The best way to inspire others is to be inspired. The best way to motivate is to be motivated.

How do you motivate and inspire?  How do you create an environment where people are eager or excited about their daily work?

This question has created a multi-million dollar industry of motivational speakers, consultants, and higher education learning curriculum.  I have to admit that I’ve been an avid pupil of the movement, focusing on others when the answer is literally staring me in the face each morning while brushing my teeth.  It’s amazing sometimes how we fail to see the forest due to the trees.  Sometimes a person needs to step back and adjust his or her vantage for a clearer picture.  The best way to inspire others is to be inspired. The best way to motivate is to be motivated.

I recently read a short story that has been retold multiple times in various books and magazine articles.  The original author is unknown, but the moral of the story is as enlightening as ever.

Hundreds of years ago, in a city I picture somewhere on an Italian hillside, there was a massive cathedral being build.  These colossal pieces of art, designed as a place of worship often took many years to build.  In fact, the architect or original builders often never saw the completion.  There was a man who noted an artisan chipping away at a large piece of stone.

He asked, “What are you building?”  The man replied, “I’m creating a statue.”  The gentleman encountered another worker and asked, “What are you doing?”  The worker quickly replied, “ I’m working hard to earn an income in order to provide for my family.”  The man encountered a third worker asking again about his current activity.  The worker energetically replied, “I’m building a beautiful cathedral.”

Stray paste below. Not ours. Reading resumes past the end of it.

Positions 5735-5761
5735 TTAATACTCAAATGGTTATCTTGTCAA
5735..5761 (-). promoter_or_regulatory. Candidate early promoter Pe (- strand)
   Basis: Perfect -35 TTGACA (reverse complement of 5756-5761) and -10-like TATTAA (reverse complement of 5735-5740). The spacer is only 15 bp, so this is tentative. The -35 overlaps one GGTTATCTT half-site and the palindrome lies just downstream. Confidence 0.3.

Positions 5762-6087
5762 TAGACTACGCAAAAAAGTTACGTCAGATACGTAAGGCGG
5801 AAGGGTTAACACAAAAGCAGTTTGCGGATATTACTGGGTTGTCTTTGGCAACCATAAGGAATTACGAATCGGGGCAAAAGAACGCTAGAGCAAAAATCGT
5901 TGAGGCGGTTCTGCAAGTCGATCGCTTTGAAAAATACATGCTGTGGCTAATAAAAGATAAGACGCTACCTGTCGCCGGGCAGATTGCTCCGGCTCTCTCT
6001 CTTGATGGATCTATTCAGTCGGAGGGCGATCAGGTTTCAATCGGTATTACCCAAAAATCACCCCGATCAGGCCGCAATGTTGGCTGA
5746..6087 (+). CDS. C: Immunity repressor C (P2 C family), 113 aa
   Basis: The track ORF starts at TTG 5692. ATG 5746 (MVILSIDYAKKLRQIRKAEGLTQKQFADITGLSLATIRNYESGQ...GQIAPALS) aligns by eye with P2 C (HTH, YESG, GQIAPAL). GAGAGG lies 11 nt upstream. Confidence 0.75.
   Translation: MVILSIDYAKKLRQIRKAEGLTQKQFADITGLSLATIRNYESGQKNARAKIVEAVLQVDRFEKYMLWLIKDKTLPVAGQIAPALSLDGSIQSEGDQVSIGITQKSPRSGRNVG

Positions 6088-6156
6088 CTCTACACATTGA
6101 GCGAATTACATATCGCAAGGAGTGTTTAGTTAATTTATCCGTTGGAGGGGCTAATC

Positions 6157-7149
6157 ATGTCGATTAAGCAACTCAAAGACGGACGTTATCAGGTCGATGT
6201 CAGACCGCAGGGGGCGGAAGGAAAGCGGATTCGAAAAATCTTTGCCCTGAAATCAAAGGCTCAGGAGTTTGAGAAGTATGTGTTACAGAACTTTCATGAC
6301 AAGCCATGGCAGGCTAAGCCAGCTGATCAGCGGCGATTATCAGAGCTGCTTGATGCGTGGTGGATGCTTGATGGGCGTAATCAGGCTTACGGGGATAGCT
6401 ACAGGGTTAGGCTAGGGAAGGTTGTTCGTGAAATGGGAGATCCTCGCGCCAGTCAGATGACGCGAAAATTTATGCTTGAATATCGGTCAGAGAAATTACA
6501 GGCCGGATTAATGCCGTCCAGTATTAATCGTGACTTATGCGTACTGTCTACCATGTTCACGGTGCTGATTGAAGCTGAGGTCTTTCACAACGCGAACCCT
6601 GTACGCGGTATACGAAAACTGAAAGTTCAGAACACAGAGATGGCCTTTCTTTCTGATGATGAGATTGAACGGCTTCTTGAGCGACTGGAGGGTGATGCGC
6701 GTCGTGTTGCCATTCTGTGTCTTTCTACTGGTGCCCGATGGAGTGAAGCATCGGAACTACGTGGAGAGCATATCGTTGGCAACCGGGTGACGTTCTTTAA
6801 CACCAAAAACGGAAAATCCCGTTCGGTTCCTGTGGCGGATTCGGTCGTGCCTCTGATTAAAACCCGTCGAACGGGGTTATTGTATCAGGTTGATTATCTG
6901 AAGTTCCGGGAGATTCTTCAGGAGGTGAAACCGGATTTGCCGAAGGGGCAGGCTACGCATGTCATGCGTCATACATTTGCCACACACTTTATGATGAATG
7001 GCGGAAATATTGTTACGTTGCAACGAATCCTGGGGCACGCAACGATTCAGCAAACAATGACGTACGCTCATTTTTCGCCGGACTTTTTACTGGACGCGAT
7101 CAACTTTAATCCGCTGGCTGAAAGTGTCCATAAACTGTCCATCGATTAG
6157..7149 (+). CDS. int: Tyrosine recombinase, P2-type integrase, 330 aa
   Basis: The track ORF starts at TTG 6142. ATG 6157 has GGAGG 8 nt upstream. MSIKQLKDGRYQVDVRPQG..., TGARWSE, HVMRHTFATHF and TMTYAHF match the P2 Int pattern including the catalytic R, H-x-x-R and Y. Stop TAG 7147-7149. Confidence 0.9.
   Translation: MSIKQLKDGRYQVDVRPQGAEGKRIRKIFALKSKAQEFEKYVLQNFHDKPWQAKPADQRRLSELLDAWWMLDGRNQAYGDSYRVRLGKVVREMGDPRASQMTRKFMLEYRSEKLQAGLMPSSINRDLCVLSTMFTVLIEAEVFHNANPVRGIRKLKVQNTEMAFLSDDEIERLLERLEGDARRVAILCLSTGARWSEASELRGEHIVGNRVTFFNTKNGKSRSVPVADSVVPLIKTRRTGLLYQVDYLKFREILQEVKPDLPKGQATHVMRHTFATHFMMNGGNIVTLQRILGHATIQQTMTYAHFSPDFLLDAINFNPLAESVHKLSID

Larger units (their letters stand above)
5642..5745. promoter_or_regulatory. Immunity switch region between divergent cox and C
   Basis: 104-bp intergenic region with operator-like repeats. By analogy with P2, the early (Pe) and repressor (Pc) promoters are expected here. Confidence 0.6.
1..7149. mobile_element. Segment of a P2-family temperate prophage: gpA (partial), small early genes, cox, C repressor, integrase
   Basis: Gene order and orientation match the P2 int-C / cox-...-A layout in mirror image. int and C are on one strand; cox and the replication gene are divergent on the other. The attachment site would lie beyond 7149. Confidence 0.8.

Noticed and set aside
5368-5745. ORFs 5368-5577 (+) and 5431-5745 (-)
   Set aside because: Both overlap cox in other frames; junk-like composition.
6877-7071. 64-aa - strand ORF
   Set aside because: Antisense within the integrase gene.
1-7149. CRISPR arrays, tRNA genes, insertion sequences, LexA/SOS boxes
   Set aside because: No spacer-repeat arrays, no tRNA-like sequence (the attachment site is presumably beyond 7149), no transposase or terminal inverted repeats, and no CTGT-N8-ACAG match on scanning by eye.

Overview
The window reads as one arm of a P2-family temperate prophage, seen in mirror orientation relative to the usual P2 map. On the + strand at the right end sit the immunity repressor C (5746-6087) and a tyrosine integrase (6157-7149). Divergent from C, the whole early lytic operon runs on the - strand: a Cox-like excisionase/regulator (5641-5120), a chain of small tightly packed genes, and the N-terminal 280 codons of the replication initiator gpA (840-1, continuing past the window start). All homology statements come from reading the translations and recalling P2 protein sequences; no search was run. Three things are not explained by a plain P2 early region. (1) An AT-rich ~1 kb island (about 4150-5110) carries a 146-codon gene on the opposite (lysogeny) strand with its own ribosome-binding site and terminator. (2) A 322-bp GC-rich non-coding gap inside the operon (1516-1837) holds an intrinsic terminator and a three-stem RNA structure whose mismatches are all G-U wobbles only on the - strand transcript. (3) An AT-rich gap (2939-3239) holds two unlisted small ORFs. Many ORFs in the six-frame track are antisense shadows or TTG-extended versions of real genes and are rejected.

The workers’ replies were very appropriate, sounding much like what may be heard in modern day offices, hospitals, or construction sites.  All were correct and appropriate in context.  As with the first worker, we all have our own dedicated tasks that are vital for the institution as a whole.  Much like the second artisan, we are all working in order to provide for our families and loved ones.

The key lies in the third worker’s response.

I envision a large smile on his face and passion in his voice when he responded, “I’m building a beautiful cathedral.”  Like the others, I assume he had his own assigned project.  Like all of us, he had bills to pay and mouths to feed.  What was different with this guy?  He saw the big picture and was passionate.  I would most certainly assume that he inspired others.  How did he inspire?  He was inspired.

In health care, we are very fortunate to be part of an industry that focuses on saving lives, treating the wounded and advocating for the lost.  Our end game is not corporate growth, sales agenda, or market trends.  Our primary focus is healing and preserving the life of a person in need.  Our central theme is patient care.  Whether you’re transporting a patient to CT, or preparing the evening food tray, patient care is the common underlying thread.  Bed linens become more important and vital signs more vital when you change your perspective, looking at the forest instead of the trees, seeing the patient instead of the task.

How do we inspire and motivate our co-workers?  How do we improve health care?  Like the third cathedral artisan, we become inspired by seeing the big picture and understand the difference we are making in patient care.

Jeffrey McWilliams is an emergency physician who blogs at Advocates Of Excellence.

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